Create your own ERC-20 Token using Solidity and HardHat on Avalanche Test Network

Photo by Nenad Novaković on Unsplash

In this article, you’ll learn how to create your own Avalanche token (ERC20 standard), set the initial balances so that they can be modified easily later, and deploy the smart contract to the live blockchain.

Table of Content

  • What is Blockchain?
  • What is Avalanche?
  • What is smart contract?
  • What is ERC-20 token?
  • The ERC-20 standard
  • Creating an ERC-20 token
  • Deploying a token on the Avalanche testnet

What is Blockchain?

Blockchain is a new way of conducting transactions. Instead of banks or governments keeping track, the system is a distributed database spread across thousands of computers around the world. Every ten minutes or so, a block of transactions is added to the ledger, which everyone can see. This information is permanent and verifiable. This makes it perfect for running smart contracts and creating cryptocurrencies.

What is Avalanche?

Avalanche is an open-source platform for building decentralized applications and enterprise blockchain systems that provides interoperability with existing legacy systems while scaling to the global financial network. Avalanche’s interoperability, scalability, and finality allow you to build smart contracts in Solidity over trillions of dollars of existing financial infrastructure, making it the platform of choice for smart contract-driven enterprise applications.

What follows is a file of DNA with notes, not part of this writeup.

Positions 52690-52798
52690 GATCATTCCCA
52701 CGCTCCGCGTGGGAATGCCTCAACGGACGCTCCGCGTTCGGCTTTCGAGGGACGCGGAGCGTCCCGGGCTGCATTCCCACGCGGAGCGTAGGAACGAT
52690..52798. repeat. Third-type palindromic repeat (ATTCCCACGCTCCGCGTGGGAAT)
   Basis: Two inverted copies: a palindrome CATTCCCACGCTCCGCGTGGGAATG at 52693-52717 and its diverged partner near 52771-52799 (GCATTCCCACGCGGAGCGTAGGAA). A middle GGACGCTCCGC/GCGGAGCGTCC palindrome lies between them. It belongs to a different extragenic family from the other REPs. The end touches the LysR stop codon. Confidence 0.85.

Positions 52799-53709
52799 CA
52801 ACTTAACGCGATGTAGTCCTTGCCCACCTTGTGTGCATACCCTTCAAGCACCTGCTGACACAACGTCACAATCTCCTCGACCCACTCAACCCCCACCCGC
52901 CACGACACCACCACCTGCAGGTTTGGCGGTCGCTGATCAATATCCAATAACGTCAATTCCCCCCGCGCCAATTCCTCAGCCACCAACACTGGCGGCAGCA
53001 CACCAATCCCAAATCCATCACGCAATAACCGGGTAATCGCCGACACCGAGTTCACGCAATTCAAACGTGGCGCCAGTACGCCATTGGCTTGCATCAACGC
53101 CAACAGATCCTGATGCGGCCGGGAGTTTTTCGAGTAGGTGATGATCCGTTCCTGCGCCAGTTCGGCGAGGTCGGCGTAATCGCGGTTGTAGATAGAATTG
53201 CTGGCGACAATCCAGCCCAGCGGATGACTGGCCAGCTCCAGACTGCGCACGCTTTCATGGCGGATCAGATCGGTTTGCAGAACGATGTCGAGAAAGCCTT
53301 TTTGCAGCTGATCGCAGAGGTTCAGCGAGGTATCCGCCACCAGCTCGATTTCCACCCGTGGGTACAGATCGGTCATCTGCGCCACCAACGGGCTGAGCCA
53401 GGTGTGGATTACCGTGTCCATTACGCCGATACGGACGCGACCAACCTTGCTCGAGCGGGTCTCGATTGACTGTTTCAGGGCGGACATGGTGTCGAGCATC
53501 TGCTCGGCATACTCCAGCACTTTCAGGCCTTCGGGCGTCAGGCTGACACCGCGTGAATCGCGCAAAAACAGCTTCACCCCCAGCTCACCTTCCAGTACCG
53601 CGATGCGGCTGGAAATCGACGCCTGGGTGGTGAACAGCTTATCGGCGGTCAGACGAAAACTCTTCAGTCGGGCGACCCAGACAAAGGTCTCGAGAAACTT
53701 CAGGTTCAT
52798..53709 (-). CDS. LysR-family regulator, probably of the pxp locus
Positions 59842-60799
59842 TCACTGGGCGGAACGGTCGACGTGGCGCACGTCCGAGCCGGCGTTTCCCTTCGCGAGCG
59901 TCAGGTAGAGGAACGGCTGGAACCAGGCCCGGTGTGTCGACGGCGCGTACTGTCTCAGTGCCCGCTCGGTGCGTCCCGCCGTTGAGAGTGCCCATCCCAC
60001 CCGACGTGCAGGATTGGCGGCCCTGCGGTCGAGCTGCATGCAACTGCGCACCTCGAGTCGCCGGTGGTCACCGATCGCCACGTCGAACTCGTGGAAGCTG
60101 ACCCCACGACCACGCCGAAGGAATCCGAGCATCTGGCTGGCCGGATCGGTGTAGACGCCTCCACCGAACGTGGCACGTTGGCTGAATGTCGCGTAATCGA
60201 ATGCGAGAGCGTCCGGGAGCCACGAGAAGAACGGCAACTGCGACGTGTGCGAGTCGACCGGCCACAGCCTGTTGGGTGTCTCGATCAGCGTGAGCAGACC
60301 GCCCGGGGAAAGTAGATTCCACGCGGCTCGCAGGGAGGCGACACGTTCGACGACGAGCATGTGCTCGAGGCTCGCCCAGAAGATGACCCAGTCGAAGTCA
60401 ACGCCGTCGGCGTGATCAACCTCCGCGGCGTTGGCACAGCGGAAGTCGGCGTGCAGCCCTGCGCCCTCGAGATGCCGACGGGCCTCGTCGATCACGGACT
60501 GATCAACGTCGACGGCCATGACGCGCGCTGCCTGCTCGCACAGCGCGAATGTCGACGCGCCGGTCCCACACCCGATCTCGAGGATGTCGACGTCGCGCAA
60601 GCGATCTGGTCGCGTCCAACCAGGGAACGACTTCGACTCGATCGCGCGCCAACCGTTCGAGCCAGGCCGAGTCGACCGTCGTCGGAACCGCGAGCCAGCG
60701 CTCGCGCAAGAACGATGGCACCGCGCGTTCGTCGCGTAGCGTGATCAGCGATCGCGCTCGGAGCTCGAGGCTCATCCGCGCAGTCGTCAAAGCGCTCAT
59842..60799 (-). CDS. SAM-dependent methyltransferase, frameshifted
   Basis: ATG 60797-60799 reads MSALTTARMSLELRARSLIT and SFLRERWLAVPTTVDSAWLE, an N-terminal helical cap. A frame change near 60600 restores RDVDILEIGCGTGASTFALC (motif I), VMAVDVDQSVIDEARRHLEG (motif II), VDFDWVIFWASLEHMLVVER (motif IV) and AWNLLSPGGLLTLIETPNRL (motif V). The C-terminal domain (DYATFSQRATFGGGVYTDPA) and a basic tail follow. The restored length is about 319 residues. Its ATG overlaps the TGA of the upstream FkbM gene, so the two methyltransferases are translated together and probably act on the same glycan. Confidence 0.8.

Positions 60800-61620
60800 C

What is smart contract?

A smart contract is an immutable computer program that lives in the blockchain. Its source code is public and can be read by anyone. It runs exactly as programmed without any possibility of downtime, censorship, fraud or third-party interference.

Solidity is a statically typed, contract-oriented programming language for writing Ethereum smart contracts. The Solidity compiler targets the Ethereum Virtual Machine (EVM). It was designed to target the EVM. Solc source code

What is ERC-20 token?

The ERC-20 introduces a standard for Fungible Tokens, in other words, they have a property that makes each Token be exactly the same (in type and value) of another Token. For example, an ERC-20 Token acts just like the ETH, meaning that 1 Token is and will always be equal to all the other Tokens.

An ERC-20 token must be able to:

  • Transfer tokens from one account to another
  • Return the balance of an account
  • Return the total tokens available in the token
  • Transfer tokens to an account